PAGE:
By Keir Liddle
Skeptics of homeopathy will be well aware of Dana Ullman a vociferous supporter of homeopathy and prolific writer of books and articles in support of the notion that homeopathy is an efficacious system of medicine as opposed to outdated and disproved nonsense. He is the self styled “Mr Homeopathic.com” and can nearly always be guaranteed to respond to questions about his homeopathic belief system with superciliousness and an ill worn air of superiority.
However even some skeptics of homeopathy were surprised by a recent tweet from @homeopathicdana promoting anti-vaccination conpiracy theories.
We screen grabbed the tweet just in case Dana thinks better of it:
The article Ullman links to can be found here. It’s central premise is basically “vaccination bad and evil”:
“Chicken pox vax gives little protection, kills & maims many, and treatment may kill children who’d have lived through the disease. So more children probably die now from vaccines & chicken pox than died of chicken pox before modern medicine. Worse, the vaccine may be triggering a new epidemic of shingles.”
The post is chock full of the usual conspiratorial anti-vaccination canards claiming that vaccinations don’t cure they cause illness and that they are all a Big Pharma conspiracy. Also worthy of note is that the article was produced with “particular thanks to Joseph Mercola2 that other arch quack, whose research on the topic apparently provided the groundwork for this abysmal piece of anti-vaccination scaremongering.
The post makes the dangerous suggestion that people would be healthier if, instead of vaccinating, they simply allowed the symptoms of these diseases to run their natural course. Now while chickenpox is rarely fatal it is believed to be the cause of one third of stroke cases in children and it is also a main cause of Herpes Zoster more commonly known as the shingles. This condition may involve complications that affect several levels of the nervous system and cause many cranial neuropathies, polyneuritis, myelitis, or aseptic meningitis. Other serious effects that may occur in some cases include partial facial paralysis (usually temporary), ear damage, or encephalitis. During pregnancy, first infections with VZV, causing chickenpox, may lead to infection of the fetus and complications in the newborn, but chronic infection or reactivation in shingles are not associated with fetal infection.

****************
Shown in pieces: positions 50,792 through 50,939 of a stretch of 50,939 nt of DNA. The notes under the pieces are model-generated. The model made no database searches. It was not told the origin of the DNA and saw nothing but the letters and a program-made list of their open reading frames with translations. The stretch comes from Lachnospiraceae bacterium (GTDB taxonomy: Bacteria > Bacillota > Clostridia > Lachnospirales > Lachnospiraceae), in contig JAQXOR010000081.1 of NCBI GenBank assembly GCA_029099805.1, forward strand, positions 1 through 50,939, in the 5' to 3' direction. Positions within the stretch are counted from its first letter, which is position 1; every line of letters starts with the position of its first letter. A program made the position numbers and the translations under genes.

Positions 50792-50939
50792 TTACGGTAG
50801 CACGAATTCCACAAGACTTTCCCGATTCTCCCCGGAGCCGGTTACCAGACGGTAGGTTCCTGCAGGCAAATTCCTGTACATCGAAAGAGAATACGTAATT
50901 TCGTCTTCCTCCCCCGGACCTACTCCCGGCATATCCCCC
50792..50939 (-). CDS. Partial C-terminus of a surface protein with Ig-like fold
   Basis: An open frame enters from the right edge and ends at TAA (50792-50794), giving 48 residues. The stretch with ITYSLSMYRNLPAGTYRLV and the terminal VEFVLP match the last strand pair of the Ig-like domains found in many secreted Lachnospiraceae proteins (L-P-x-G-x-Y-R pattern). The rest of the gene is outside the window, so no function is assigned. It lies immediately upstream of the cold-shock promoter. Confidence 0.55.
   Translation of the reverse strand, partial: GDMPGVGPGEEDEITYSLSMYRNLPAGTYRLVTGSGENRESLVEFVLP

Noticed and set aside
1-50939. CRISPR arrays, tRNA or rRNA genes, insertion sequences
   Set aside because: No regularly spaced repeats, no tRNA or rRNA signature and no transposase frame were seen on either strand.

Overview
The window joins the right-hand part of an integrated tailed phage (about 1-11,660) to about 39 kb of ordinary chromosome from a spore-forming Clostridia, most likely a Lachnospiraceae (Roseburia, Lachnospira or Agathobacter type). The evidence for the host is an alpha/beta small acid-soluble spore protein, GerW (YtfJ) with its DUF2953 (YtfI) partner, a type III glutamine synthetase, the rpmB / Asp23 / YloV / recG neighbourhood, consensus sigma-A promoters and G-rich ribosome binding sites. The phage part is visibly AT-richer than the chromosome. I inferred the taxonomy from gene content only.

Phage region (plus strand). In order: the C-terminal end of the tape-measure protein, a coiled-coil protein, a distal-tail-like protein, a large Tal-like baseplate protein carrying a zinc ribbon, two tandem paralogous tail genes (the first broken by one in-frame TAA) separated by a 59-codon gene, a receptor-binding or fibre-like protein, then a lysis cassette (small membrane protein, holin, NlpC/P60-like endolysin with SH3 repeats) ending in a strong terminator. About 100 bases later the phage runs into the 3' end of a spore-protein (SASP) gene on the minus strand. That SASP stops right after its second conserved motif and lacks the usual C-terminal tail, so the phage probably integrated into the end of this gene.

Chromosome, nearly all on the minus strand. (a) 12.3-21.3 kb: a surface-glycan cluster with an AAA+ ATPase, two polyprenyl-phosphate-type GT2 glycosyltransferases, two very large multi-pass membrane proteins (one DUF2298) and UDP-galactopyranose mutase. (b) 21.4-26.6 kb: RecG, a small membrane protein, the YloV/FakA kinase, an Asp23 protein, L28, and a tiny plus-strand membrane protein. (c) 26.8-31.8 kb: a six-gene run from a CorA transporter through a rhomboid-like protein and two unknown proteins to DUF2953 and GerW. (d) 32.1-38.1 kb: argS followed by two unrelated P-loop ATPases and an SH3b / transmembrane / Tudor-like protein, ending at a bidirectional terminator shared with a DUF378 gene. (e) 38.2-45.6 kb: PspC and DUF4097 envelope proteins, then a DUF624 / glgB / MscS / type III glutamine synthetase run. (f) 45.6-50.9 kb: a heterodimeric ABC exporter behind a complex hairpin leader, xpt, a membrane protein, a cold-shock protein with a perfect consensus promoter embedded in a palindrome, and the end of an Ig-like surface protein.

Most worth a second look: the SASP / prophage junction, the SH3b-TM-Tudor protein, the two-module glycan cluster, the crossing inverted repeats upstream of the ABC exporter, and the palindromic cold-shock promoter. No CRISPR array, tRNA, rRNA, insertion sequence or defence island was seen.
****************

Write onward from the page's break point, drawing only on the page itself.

There is also thought to be an increased risk of cancer after contracting shingles.
Now while these diseases may not generally be fatal they carry an increased risk of complications and health problems that can all be avoided through the simple action of vaccination. It is neither responsible or rational to suggest that people avoid vaccinating against these, and other more fatal, diseases in favour of unevidenced “natural” treatments.
This is a worldview that could potentially lead to disability or death in individuals who follow it. It is a world view that turns caring parents into little more than misguided child abusers. Anyone spreading such dangerous anti-vaccine propaganda should be ashamed.
Ullman is not renowned for his ability to critically assess or understand scientific research but even this is something of a step too far for him. Dedicating ones life to promoting homeopathy, building ones career on shilling magic water, is one thing. Spreading dangerous anti-vaccination nonsense is quite another.
Shame on Dana.